In this Teardown Tuesday, we are going to take a look at the insides of a Square chip reader.

Square is a payment processing company that also makes hardware. Their first hardware was a small square white reader that plugged into the audio jack of a smartphone.

 

The Square chip and NFC reader

 

However, with the recent requirement in the United States to transition cards from magnetic stripe to EMV (chip) technologies, Square released a new device. This new device, referred to as the “Square Contactless and Chip Reader”, accepts NFC- and EMV-based payments.

 

Opening It Up

 

Removing the Bottom

Prying off the bottom of the Square chip reader

 

To open the card reader, the bottom was first removed with a small screwdriver. The bottom was held on with an array of small plastic clips. An interesting observation is that the bottom lid has a small weight attached to it.

With the bottom removed, the PCB assembly was revealed. The PCB was held to the top of the plastic enclosure with two T9 Torx screws.

The last part of the teardown was removing the ‘security lid’. The security housing, intended to prevent tampering (more on this later!), was held in place with four Phillips head screws and two metal clips.

 

The opened reader

The PCBA inside of the plastic housing

 

The Circuit Board Assembly

 

The top of the PCB

 

With the circuit board assembly liberated from the plastic, I could have a look!

To start off with, it is a two-sided PCB populated entirely with surface-mount components. The blind vias indicate that this PCB has at least three layers. The board has an ENIG surface finish with black solder mask and white silkscreen on both sides.

 

The bottom of the PCB

 

Most of the SMD footprints are populated and the smallest passives appear to be resistors in a 0201 package. Also, attached to the circuit board assembly via adhesive is a lithium battery and a light pipe assembly.

 

Batteries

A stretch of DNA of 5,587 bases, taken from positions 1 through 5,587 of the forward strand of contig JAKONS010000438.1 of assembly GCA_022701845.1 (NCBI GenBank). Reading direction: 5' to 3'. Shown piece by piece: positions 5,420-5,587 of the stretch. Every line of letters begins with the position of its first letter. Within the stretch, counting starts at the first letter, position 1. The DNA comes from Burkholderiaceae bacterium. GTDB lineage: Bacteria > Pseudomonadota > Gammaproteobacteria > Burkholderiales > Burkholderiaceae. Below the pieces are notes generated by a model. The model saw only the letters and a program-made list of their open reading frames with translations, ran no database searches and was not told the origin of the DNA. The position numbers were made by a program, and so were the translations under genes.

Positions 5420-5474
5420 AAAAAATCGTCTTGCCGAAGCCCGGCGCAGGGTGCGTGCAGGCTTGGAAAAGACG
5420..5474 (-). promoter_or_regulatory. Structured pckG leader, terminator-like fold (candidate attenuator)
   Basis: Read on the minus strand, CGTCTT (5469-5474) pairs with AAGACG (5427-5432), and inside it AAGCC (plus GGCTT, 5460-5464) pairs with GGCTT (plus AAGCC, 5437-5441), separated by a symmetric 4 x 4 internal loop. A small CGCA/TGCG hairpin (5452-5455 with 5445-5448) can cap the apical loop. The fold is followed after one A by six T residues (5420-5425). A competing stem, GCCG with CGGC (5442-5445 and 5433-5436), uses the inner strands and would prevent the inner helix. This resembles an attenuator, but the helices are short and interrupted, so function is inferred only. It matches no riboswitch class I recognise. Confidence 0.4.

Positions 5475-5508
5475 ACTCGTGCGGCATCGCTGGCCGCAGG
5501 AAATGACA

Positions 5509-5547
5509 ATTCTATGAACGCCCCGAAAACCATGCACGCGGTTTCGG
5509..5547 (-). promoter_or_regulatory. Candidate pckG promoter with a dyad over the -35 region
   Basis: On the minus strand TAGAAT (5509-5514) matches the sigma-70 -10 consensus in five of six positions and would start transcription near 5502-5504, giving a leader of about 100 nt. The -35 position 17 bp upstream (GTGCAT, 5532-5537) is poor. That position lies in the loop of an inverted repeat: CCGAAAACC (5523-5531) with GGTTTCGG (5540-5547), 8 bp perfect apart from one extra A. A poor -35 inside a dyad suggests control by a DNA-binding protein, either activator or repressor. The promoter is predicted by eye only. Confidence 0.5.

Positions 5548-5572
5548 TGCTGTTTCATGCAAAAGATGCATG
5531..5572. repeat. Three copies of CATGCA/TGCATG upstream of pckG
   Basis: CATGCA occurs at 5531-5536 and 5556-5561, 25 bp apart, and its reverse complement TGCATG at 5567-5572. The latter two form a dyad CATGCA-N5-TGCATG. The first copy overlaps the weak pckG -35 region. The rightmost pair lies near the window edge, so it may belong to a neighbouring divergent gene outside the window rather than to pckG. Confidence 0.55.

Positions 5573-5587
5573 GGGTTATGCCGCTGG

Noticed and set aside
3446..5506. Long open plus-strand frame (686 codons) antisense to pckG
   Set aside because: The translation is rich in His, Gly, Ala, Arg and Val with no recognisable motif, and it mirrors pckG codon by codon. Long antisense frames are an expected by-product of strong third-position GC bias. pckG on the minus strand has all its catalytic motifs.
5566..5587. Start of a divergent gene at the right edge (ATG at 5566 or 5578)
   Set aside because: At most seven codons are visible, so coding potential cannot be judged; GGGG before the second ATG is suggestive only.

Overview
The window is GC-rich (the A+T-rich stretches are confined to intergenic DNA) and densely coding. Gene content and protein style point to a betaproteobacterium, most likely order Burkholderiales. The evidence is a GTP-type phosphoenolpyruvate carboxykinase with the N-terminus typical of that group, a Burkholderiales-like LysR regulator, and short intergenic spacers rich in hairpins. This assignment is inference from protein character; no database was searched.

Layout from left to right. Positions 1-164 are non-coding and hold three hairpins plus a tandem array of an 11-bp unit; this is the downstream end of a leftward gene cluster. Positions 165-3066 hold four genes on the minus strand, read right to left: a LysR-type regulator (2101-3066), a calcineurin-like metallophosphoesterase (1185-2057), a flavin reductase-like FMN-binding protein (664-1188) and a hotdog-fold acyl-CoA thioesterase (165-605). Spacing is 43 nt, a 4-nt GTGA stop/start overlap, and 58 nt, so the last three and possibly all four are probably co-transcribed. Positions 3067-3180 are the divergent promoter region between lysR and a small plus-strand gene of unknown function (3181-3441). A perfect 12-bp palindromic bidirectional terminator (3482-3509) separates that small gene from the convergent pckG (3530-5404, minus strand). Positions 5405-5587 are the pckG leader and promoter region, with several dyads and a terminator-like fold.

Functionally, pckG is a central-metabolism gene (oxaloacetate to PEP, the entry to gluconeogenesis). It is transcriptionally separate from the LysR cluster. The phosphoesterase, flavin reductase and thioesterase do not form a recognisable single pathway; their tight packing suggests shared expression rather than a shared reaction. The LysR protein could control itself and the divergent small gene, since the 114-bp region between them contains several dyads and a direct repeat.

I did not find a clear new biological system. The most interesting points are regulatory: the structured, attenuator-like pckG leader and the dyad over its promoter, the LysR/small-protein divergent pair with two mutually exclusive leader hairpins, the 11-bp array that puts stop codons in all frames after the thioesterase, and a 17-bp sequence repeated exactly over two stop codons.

The Battery

The 520mAh Li-Po battery

 

This Square reader has an internal rechargeable lithium battery that allows a wire-free operation. The pouch cell adheres to the PCB with very strong double-sided tape.

This battery is made by TCL Hyperpower Batteries, Inc., part number PR-244147A. It has a nominal voltage of 3.7V and a capacity of 520mAh for a total store energy of 1.92Wh. According to the battery's datasheet, it has a maximum charge rate of 1C (0.52A) and a maximum discharge rate of 2C (1.04A). The datasheet for this battery lists its lifespan as 300 cycles.

 

The two primary coin cell batteries

 

In addition to the rechargeable lithium battery, there are two primary coin cell batteries, size 364. These are part of the tamper-detection circuitry (again, more on that later!). These batteries are in series to produce around 3V. Primary lithium batteries of this size typically have around 15 to 20mAh. This pair of batteries is held in place with a pair of Keystone #3098 SMT coin cell holders.

 

Power Supply

 

The switching power supply

 

This device can be powered from the internal lithium polymer battery or through a USB cable. The board features a switching power supply, a TI LM2736 to step down the voltage to 3.3V. This is in a TSOT-23-6 with all of the required passives nearby.

 

Microcontrollers

 

Freescale K21 Microcontroller

The Freescale microcontroller

 

To control this chip reader is a Freescale K21 microcontroller. This is an ARM Cortex-M4-based microcontroller in a BGA package. This microcontroller has a built-in USB transceiver and a handful of other interface options.

 

The custom Square IC